- Weight 30 pounds = about 1,650 calories
How much to feed an adult boxer dog?
Once a boxer is two, they’re typically at their ideal height and weight. Ideally, they need forty calories of food for every pound of body weight. Caloric count to cup ratio information can be found on the food bag.
This means it’s not only time to switch the puppy food to adult dog food, but to change how you feed them as well. Though dependant on size, it can be safe to give your adult boxer three cups of dog food a day.
For exact guidelines, please use your dog’s weight.
- Weight 50 pounds = 1,250 to 1,750 calories
- Weight 55 pounds = 1,375 to 1,925 calories
- Weight 60 pounds = 1,500 to 2,100 calories
- Weight 65 pounds = 1,625 to 2,275 calories
- Weight 70 pounds = 1,750 to 2,450 calories
- Weight 75 pounds = 1,875 to 2,650 calories
How much to feed a senior boxer?
As with puppies and adults, bloat is still a concern in the advanced stage of a boxer’s life. A few, small meals a day remains the top method for feeding these dogs while basing it on their overall body weight in pounds.
Unlike some senior breeds, Boxer’s do not see a real decrease in their energy levels as they age. As such, their food needs to continue to provide high levels of protein. Unless kidney issues are present, high protein chicken meat is best to avoid skin issues.
Dogs can often lose weight as they age, and this should not be cause for alarm unless rapid. See the chart above to measure weight and caloric intake. As with all other stages, caloric count information to cup ratio can be found on the dog food bag.
How can I best monitor my boxer’s eating habits to avoid bloat?
Bloat is life-threating and can occur when a boxer (or other large breeds) eats too quickly. To avoid this, lots of smaller meals and controlled eating with a watchful eye are needed.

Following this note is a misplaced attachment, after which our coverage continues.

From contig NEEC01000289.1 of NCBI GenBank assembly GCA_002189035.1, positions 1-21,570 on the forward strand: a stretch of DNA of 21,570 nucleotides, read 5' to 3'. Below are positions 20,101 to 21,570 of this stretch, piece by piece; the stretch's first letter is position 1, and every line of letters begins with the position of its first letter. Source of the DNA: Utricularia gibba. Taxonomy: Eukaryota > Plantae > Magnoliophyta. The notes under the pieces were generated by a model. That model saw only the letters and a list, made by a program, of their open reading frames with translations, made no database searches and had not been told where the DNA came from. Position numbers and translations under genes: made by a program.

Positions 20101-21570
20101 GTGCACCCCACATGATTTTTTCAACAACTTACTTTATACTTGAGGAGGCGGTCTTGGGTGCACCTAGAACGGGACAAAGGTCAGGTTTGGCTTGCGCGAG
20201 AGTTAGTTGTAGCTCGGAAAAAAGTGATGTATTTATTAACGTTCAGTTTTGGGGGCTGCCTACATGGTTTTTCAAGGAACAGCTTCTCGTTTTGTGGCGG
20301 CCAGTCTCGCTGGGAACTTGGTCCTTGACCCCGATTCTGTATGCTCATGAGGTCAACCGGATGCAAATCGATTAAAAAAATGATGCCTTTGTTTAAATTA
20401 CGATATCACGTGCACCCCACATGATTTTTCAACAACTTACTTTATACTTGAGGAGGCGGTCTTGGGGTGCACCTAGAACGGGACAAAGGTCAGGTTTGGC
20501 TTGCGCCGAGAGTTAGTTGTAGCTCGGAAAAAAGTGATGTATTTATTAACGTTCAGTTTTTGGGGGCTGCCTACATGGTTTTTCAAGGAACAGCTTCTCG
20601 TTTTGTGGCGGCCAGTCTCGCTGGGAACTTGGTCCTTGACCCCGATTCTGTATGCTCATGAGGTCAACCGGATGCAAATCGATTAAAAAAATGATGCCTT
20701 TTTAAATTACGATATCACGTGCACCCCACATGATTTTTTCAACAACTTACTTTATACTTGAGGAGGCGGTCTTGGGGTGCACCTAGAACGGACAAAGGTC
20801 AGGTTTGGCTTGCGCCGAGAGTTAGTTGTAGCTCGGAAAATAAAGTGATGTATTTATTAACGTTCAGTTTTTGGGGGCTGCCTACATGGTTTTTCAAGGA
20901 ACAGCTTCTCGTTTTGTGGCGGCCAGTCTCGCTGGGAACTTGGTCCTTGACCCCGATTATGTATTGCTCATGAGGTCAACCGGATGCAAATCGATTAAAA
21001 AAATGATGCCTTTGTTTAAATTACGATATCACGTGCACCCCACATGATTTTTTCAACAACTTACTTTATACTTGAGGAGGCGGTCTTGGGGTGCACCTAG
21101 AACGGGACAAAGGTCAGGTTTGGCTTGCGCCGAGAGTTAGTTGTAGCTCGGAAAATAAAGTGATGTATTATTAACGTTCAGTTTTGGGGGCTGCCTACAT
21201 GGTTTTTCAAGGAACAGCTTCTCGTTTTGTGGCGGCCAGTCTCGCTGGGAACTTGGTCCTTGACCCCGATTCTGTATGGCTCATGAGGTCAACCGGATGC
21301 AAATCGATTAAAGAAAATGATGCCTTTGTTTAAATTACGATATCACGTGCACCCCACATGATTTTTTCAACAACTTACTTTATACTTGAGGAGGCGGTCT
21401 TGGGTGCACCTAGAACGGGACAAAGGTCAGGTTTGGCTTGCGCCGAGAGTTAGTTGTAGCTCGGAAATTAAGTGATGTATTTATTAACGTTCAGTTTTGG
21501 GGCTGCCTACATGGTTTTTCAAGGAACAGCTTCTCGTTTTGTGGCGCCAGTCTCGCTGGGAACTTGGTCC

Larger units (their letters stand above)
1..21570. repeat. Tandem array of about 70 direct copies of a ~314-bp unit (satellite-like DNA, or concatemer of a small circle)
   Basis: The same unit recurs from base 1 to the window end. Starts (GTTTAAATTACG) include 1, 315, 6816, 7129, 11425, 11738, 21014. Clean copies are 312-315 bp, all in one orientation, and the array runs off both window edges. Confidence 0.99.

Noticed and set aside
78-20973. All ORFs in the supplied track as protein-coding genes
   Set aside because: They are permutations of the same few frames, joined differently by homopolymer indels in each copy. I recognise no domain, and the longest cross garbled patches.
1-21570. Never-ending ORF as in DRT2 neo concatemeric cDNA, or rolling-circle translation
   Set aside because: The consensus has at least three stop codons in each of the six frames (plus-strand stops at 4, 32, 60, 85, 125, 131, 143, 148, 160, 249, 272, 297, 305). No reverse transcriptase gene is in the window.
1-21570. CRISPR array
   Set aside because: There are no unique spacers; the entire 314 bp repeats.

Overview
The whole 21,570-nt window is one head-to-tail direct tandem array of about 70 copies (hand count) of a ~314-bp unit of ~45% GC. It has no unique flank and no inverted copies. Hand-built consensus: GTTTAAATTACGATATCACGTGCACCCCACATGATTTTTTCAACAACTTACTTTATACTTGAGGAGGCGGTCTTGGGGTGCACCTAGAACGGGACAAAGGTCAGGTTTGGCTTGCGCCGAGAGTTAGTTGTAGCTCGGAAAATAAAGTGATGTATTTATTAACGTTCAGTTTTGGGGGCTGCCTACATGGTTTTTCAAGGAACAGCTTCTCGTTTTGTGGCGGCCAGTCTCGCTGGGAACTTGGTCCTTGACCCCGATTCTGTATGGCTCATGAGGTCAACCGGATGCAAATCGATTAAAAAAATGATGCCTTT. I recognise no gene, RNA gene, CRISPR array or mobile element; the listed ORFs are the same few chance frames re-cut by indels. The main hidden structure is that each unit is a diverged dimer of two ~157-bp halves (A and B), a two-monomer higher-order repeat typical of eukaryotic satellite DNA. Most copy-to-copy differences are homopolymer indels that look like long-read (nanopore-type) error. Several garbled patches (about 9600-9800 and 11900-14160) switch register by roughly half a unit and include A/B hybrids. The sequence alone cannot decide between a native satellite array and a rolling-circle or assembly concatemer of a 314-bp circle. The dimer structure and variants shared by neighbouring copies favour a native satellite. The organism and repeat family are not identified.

Place out a cup of dog food and leave it down for thirty minutes at a time. Even if your boxer is still hungry, don’t lay more out until at least an hour has passed. Instead, consider healthy treats that can tide them over until the next small meal.
When should boxers switch from puppy food to dog food?
Boxers are considered adults when they turn two. This is the recommended time to change from puppy to adult food.
Never swap your dog’s food outright. Start by reducing the amount of puppy food and mixing in adult dog food, whether it’s kibble or wet. This prevents their stomachs from growing upset by the change in ingredients and also masks the different smells, so you don’t have any trouble getting your furry one to eat.
What snacks are safe for boxers?
If you are sticking to commercial treats, you should look for the same ingredients and warning signs as in the overall food. If you’re going the “human food” route, stick to fruits and veggies to help keep their weight at a healthy level.
Blueberries, eggs, peanut butter, and carrots make for healthy treats in moderation and can be used for positive rewards in training, too.
For more information, please see more information about Best dry food for boxers